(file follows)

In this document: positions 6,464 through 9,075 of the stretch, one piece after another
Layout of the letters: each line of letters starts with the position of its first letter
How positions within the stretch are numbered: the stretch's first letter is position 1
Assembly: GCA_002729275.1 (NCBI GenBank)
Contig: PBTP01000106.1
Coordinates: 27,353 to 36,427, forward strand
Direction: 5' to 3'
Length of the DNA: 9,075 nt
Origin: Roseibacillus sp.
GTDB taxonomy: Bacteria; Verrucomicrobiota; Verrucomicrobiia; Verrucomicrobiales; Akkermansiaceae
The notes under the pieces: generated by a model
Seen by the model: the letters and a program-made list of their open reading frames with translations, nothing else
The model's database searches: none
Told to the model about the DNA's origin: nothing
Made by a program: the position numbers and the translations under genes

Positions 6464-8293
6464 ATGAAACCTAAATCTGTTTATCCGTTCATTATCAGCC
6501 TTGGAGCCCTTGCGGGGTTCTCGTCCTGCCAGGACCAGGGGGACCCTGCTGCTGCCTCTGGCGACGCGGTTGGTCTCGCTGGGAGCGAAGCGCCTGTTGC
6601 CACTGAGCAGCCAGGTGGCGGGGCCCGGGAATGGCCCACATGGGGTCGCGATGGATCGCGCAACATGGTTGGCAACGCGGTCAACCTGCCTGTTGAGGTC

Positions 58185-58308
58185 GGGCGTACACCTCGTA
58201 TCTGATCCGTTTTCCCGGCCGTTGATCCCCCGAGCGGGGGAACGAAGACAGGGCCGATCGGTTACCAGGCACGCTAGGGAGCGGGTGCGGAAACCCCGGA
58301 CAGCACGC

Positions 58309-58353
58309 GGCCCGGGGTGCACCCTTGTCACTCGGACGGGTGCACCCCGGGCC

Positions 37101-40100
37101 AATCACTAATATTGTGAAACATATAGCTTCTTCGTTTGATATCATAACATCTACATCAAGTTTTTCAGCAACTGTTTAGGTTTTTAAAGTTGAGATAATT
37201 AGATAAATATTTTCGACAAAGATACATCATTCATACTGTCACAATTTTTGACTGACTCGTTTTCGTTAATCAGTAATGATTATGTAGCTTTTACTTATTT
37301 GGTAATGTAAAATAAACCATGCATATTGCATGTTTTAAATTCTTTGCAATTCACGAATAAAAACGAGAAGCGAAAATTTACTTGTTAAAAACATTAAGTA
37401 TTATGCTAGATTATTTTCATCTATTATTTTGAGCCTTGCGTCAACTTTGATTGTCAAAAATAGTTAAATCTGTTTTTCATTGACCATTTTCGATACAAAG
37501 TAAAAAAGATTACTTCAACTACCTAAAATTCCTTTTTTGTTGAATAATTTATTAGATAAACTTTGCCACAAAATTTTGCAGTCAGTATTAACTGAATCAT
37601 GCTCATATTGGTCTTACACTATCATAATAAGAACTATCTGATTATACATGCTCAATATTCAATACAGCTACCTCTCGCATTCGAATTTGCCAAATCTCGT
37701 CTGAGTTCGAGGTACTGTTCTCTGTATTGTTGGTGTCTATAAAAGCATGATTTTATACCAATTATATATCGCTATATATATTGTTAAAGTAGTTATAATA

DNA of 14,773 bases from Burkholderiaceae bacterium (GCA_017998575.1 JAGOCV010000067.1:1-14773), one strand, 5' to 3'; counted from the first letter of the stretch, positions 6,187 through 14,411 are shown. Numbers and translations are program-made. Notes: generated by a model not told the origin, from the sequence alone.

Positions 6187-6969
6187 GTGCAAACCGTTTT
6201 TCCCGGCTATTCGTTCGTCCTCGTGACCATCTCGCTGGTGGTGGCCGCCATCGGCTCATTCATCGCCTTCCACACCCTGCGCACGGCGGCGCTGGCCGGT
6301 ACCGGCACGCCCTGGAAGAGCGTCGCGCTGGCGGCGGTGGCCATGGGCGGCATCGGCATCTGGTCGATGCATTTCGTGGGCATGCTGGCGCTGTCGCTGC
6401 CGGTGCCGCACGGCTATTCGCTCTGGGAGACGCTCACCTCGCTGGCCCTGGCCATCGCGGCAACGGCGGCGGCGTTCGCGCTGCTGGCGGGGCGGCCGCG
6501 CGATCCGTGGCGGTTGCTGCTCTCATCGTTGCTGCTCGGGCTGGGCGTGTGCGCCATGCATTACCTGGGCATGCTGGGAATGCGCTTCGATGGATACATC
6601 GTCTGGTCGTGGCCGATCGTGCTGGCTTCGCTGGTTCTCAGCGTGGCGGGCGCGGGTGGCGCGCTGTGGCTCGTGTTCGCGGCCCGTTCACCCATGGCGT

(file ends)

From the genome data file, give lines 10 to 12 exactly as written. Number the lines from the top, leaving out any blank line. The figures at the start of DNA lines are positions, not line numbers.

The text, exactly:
GTDB taxonomy: Bacteria; Verrucomicrobiota; Verrucomicrobiia; Verrucomicrobiales; Akkermansiaceae
The notes under the pieces: generated by a model
Seen by the model: the letters and a program-made list of their open reading frames with translations, nothing else